The next day the Repository published the following:

Ohio Joins Columbus In Paying Tribute To Cartoonist Ireland
Creator Of Passing Show Dies Suddenly At His Home; Famous Throughout State.
By The Associated Press.

Columbus, May 29.—W.A. (Billy) Ireland, genial cartoonist for the Columbus Dispatch, died unexpectedly at his home today. He was 55.

His sketches, which were reproduced in numerous newspapers and magazines, brought him nationwide renown.

As the "janitor" of a full page in the Sunday Dispatch, Mr. Ireland gave full play to his unusual humor. He signed the page with a shamrock and drew a remarkable resemblance of his own stocky, white haired figure, as the "janitor" of the page, known as "The Passing Show."

Notables Send Condolences.

His annual "gypsy tours" to various parts of the nation were illustrated in detail in the page. Born in Chillicothe, he often brought persons from that city into his drawings. Always he gave emphasis to his love of the out-of-doors.

The suddenness of his death shocked the community. He had been in his usual haunts early in the week, joking and discussing fishing trips with friends.

Consequently, funeral arrangements were uncertain.

City and state officials expressed amazement when informed of Mr. Ireland's sudden death. Tribute was paid to him by Mayor Henry W. Worley, Bishop James J. Hartley, and L.W. St. John, athletic director of Ohio State University, among others.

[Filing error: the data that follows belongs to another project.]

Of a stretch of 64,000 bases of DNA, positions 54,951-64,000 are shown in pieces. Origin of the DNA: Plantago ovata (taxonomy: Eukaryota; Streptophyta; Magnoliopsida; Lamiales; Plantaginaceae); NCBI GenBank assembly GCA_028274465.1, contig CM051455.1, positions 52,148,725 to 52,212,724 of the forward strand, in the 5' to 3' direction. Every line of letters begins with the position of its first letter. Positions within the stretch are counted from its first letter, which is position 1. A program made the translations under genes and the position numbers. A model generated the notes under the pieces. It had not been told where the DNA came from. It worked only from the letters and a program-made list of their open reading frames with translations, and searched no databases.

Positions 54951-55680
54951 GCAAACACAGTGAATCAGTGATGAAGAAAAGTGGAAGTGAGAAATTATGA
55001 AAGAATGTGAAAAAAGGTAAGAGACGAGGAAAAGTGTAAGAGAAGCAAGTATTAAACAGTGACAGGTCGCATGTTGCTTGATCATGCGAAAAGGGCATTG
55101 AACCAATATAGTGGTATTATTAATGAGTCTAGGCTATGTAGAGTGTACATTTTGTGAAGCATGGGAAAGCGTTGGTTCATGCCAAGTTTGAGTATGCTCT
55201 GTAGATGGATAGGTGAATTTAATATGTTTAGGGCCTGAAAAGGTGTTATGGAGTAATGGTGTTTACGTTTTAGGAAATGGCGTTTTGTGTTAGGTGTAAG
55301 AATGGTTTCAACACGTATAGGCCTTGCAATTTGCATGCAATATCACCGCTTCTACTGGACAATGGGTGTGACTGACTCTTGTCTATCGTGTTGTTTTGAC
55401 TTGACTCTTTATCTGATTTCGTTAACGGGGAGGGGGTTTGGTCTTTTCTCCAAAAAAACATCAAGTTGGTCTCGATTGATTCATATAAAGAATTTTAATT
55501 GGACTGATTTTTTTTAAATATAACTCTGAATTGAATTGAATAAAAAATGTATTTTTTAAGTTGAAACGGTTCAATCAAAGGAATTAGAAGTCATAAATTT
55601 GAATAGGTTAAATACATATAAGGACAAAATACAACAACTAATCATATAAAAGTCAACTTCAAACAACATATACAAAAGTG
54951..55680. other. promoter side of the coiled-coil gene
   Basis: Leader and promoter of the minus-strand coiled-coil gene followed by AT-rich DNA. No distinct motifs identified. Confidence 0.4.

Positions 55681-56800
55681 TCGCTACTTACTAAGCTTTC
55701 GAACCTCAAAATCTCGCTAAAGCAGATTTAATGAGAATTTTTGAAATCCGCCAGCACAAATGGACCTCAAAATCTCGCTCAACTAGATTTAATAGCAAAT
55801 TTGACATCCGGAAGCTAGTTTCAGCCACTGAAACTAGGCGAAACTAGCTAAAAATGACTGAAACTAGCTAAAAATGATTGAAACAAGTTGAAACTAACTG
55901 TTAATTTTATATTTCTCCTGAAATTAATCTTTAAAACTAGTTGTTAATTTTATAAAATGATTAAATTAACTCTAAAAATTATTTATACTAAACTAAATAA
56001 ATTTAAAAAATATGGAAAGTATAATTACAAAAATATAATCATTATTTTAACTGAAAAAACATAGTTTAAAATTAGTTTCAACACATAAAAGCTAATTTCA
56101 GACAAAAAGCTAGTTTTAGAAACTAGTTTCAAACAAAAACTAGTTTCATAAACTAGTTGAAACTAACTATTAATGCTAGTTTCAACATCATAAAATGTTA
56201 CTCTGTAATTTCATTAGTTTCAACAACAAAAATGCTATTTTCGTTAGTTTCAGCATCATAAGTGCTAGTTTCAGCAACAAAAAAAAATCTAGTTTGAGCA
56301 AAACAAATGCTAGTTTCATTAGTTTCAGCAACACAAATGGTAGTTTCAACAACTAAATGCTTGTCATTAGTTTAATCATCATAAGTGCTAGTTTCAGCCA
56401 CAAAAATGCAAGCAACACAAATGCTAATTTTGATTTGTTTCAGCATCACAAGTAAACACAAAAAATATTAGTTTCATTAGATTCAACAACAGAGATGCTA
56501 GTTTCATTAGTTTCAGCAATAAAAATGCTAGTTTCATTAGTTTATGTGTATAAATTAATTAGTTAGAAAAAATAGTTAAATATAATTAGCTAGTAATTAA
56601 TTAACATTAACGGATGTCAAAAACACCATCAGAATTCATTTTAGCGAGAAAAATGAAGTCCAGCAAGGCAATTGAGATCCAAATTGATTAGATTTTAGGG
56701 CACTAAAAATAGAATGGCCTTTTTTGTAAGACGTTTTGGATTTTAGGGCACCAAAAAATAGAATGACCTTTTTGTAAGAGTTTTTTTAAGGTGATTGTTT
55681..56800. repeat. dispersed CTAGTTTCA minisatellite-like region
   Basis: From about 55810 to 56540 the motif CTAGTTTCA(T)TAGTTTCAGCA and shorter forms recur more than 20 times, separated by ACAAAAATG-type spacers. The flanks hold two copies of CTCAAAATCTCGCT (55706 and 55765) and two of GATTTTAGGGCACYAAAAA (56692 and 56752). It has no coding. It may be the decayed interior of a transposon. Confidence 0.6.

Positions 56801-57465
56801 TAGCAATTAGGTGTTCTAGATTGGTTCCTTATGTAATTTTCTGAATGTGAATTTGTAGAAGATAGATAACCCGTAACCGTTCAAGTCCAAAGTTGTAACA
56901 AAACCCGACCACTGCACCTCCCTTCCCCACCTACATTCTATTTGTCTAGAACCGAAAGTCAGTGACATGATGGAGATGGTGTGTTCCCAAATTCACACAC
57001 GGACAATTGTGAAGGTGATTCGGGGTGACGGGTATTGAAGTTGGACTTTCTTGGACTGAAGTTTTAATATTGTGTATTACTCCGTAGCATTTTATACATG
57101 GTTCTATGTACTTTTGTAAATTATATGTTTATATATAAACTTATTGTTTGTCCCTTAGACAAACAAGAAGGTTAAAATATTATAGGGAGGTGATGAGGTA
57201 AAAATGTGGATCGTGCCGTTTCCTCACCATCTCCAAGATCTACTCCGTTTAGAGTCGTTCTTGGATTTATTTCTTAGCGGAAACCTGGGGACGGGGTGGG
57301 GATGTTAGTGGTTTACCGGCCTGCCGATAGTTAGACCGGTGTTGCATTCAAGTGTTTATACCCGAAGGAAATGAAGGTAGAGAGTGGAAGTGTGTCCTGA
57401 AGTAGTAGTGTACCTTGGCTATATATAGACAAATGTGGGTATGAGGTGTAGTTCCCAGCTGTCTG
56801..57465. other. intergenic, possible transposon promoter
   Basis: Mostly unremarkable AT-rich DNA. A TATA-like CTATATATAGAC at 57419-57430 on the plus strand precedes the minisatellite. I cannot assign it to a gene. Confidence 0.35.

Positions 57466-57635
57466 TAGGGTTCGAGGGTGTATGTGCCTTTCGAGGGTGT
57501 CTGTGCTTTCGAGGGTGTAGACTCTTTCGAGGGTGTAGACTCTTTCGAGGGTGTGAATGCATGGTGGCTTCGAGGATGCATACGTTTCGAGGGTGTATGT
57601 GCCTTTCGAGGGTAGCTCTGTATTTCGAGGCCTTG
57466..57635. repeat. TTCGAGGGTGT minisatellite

Native of Chillicothe.

Born in Chillicothe, Jan. 8, 1880, Mr. Ireland launched upon his career as an artist as a schoolboy, making chalk plate sketches. With the exception of a short period in Chillicothe, his entire professional career as a cartoonist and newspaper artist was given to the Dispatch here.

An optimist and a humorist, Mr. Ireland inserted his very spirit into his drawings, especially "The Passing Show," where items of human interest dominated.

His Passing Show characters "Jerry and the Judge" were as real to his readers as though they lived in the flesh. He was intensely proud of his country and his state. Many of his cartoons pictured "Old Man Ohio"—an embodiment of what he felt represented the Buckeye state's best citizenship.